And we stand on Disney Road dividing the base. The most regretful and yet noble call arrives over the speaker system for the journey that began with an ignoble act on some battlefield: the Fallen Warrior Ramp Ceremony at 14:00. When the ceremony is over, my weakness is once again overt. I cannot move until I have cried again. Perhaps this is not a weakness. Maybe I should find a better word. But for me at this moment in my assignment here, I have resisted any effort at compartmentalizing that emotion away. Most, I think, do.

To wit, one wonders if indeed we would be better off if these caskets arrived in the U.S. with full camera coverage, something like that which we see at the Capital in Washington or at the funeral for a former president. Instead they are hidden away, sadly, landing at Dover AFB in Delaware. However, I have seen them, and I have watched that aircraft fly away westward toward U.S. soil, and I have seen them placed in Arlington upon a hillside.

Yesterday, January 2, 2007, we made a delivery. A recently built school was on our way home from a mission in Parwan Province. In our Humvees there were six boxes. All sent to me from my families in Alma and my co-workers in East Lansing. The schoolmaster meet us at the gate. He is my age, 54. And he is working on some class material by himself. In this part of Afghanistan, schools are out for the winter. There is no supplemental heat in these buildings, so school is not in session. Yet there were a handful of his students nearby.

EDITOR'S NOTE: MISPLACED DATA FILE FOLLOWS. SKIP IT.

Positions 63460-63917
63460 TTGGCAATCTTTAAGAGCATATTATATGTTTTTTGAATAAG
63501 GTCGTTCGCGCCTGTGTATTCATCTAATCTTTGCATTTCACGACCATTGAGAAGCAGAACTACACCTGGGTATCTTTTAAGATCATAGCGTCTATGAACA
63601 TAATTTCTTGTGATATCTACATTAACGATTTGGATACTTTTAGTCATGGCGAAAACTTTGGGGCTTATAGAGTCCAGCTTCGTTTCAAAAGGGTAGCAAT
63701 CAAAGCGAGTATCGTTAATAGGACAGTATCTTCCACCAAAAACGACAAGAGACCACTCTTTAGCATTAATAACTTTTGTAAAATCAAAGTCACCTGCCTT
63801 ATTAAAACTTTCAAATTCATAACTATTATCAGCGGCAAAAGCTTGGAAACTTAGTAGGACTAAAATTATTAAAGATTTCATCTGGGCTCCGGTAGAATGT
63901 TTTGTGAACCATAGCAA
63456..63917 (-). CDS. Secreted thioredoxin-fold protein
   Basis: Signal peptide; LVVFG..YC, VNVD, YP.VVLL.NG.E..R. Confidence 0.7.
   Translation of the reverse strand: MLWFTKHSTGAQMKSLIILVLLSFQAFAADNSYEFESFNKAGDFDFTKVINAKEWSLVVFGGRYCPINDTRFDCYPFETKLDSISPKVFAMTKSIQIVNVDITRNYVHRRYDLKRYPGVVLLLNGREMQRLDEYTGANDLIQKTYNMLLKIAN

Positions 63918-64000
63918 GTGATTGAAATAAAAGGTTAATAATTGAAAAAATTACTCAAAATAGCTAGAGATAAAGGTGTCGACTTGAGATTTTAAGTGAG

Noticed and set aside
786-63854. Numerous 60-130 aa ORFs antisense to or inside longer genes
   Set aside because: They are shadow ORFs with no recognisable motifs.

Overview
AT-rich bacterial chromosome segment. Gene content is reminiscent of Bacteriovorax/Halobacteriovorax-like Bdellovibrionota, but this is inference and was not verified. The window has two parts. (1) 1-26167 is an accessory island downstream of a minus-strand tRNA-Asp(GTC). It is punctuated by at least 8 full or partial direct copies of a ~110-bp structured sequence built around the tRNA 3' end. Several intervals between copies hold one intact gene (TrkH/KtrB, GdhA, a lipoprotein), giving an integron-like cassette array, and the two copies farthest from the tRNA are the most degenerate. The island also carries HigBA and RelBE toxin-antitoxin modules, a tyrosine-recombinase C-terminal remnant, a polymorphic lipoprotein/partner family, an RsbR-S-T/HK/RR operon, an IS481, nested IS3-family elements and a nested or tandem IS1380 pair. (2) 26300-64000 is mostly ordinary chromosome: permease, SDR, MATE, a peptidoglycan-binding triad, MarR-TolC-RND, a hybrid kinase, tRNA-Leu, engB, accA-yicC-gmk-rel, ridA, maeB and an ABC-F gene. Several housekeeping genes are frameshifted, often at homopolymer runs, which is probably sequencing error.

And this is how the conversation went:

“What is this visit for?”

“We have school supplies for your children. They’re probably not enough, but it’s a start.”

“You may bring them here, and I will store them in my office until March 21.”

“What happens on March 21?”

He smiles.

“School begins in the spring. We will open the boxes then and see what’s there. Tashakur, Tashakur (thank you, thank you).

This event will not make a news story anywhere – except here. PD